The legacy of Mayberry and it’s affect on the Republican party

Interview is edited for clarity and transcription is of the shorter, radio edited spot.

Radio edited interview
Longer, edited interview

FRED FLETCHER-FIERRO (HOST) : It’s Morning Edition on KRPS; I’m Fred Fletcher-Fierro. Joining us this morning is Thomas Mills he is the founder and publisher of,, a website of commentary and analysis. Recently he wrote an article titled, Mayberry and the Children of the Reagan Revolution. Good Morning Thomas, and thank you for your time this morning.

THOMAS MILLS (GUEST) : Thanks for having me.

FRED : First, could you lay out what this article is about, and what sparked you to write it?

THOMAS : Yea, CBS This Morning did a story about Mt. Airy, North Carolina which is the basis for Mayberry. And in one of the segments, or part of the segment, Ted Koppel interviewed a bunch of people on a trolley and it turns out that most of the people on the trolley, all but two of them believe that the election was stolen, they believe that the insurrection on January 6th, was caused by Black Lives Matter. They’re huge fans of the former President. And you know, I looked at them and said, this is kind of who has been electing Republicans in areas like North Carolina for the last 30-year or so. And it’s something I’ve thought about for a long time, and where do they get these views and how do they hold on to them? And that’s really what the article is about. And I think the largest, single cohort, age cohort who votes for Republicans is the people that came of age the time that Ronald Regan got elected.

FRED : Ya, I was speaking to my wife about your article, I brought it to her attention and she brought up themes like the ‘Greatest Generation’ and she brought up to me also that during this time if you had a high school diploma that’s all you needed to have a really good middle class life here in the US and that is no longer the case.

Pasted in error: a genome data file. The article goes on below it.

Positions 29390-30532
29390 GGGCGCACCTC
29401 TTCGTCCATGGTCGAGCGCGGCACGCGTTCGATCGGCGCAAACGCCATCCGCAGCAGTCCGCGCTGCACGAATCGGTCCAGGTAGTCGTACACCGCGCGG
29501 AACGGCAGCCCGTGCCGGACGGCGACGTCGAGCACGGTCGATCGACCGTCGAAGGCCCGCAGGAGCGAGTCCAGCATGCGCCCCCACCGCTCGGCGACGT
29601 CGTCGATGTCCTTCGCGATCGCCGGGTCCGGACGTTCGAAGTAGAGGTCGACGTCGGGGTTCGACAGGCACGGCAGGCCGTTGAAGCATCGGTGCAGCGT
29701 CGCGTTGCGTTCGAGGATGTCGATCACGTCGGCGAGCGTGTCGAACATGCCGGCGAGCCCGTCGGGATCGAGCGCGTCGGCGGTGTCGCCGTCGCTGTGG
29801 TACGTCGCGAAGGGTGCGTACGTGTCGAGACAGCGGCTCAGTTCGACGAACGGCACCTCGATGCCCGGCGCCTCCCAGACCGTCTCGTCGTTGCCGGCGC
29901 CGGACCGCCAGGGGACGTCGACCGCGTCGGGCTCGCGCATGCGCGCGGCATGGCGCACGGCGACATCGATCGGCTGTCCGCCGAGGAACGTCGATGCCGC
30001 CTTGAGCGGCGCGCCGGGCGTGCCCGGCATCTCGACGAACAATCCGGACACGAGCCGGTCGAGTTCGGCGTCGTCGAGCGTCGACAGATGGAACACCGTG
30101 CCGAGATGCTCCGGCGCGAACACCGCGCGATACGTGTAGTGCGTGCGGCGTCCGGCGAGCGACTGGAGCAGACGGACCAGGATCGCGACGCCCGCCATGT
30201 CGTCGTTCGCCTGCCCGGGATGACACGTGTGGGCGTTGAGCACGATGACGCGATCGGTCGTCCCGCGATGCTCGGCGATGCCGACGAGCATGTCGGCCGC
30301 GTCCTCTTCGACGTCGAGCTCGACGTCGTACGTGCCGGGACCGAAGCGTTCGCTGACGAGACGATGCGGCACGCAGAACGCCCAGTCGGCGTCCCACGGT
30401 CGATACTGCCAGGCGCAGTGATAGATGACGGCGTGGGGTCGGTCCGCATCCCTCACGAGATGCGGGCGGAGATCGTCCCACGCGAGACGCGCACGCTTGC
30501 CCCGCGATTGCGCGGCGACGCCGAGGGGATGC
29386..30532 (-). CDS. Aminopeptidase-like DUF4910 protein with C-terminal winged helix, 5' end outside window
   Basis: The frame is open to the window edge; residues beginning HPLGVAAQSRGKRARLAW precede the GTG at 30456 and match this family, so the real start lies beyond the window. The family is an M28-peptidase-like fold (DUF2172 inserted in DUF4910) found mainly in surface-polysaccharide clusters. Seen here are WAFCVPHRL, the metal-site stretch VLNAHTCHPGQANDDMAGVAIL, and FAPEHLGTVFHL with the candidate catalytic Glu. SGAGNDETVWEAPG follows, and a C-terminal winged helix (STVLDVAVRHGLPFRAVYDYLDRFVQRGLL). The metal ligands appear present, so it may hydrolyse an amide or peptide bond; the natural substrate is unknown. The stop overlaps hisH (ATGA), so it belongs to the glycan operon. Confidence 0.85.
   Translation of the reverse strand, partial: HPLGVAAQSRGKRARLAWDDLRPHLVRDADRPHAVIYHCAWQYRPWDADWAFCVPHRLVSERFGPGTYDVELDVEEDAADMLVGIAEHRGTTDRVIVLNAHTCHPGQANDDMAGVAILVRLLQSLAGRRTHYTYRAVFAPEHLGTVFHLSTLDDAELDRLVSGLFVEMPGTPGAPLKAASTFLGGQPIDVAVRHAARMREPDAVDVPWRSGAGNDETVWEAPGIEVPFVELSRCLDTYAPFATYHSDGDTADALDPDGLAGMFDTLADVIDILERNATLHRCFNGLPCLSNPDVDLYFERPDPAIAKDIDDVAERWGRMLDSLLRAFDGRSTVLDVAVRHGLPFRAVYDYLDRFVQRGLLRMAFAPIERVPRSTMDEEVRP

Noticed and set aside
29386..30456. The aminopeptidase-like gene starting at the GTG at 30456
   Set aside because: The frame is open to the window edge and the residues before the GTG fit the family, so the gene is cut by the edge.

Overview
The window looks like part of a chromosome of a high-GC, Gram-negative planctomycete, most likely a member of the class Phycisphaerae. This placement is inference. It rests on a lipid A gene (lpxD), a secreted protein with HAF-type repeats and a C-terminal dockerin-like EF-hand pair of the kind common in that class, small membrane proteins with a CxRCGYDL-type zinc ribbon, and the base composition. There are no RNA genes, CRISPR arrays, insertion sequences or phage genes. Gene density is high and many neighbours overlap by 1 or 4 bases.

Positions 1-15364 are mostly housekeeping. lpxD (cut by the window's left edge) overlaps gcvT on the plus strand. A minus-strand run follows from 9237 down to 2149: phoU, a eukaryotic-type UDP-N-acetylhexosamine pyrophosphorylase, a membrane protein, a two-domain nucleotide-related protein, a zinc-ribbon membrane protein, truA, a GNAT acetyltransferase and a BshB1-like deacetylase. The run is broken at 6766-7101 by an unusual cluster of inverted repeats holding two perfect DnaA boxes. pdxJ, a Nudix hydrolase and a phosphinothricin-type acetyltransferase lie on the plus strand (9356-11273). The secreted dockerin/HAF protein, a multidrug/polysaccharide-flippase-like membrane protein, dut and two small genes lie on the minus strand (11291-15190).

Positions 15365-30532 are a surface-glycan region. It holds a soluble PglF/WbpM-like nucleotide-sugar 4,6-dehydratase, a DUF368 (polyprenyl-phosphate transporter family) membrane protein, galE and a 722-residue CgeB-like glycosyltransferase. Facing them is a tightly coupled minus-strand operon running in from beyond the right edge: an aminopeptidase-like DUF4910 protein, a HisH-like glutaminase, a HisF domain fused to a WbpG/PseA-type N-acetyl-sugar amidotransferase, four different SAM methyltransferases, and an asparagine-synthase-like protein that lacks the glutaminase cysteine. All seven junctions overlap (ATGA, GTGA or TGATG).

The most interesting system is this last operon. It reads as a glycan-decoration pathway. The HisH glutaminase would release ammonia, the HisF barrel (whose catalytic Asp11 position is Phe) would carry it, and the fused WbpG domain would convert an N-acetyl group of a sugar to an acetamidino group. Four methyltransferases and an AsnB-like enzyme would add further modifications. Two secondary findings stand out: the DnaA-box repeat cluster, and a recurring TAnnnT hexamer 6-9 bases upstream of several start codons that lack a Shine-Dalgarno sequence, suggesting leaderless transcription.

THOMAS : That’s right. And these people. This cohort that I talk about, pretty much these folks that were born between 1955 and and 1975, a lot of them expected to be able to graduate from high school and have a very middle class living and instead what happened was, a lot of them went to work in manufacturing facilities and trade deals like NAFTA sent those overseas but also, the technological revolution all of a sudden created this demand for people that have backgrounds in computers. And here these folks are in their ‘30s and ‘40s, they’ve got kids, they’ve got jobs and they evaporated.

And so they are trying to adjust to this new society and they’re angry. They got left behind. Some of them went to work in construction, and then they turned around and lot of the construction jobs were suddenly being performed by immigrants from Latin America and Mexico, and so they lose those jobs, and the next thing they know they are trying to fit into some job that may not fit very well.

I met one guy who’s 60-years old and he’s driving people from a car dealership to their homes, that’s his job. He’s just driving people from car dealerships to their homes. He’s on his third career, and that’s it. He would have made a lot more at 60-years old in a textile mill where he started his career after 30-years than he would have as a driver.

FRED : Near the end of the article you write, Today, they make up the backbone of the Republican party. In 2020, they comprised about a third of the electorate and gave Trump a five point advantage over Biden. Although, Trump of course lost the election. What do you this says about the future of the Republican party?

THOMAS : The problem for Democrats is that these folks vote. In North Carolina they voted at over 81%, they voted around 85%, whereas the Democratic coalition which is made of younger voters were voting in the mid ‘60s, so they have a 20% turnout advantage. Long term it’s problem bad for them. It takes a long time for people to die. (Laughing) They’re not going away any time soon. In 15 or 20 years, they’ll make up a shrinking share of the electorate but it’s going to be a small shrinking share of the electorate unless some how Democrats can get younger voters to show up in droves. Because they are the key to this. And if you wait for them to die, these folks are going to live another 20 years or more. And the younger folks tend to not tune into voting until their about 40, so you have about 10 or 15 years until they start making a real difference.

FRED : Thomas Mills is the founder and publisher of, a website of commentary and analysis. He recently published an article titled, Mayberry and the Children of the Reagan Revolution. Thank you for your time this morning.

THOMAS : I appreciate it.


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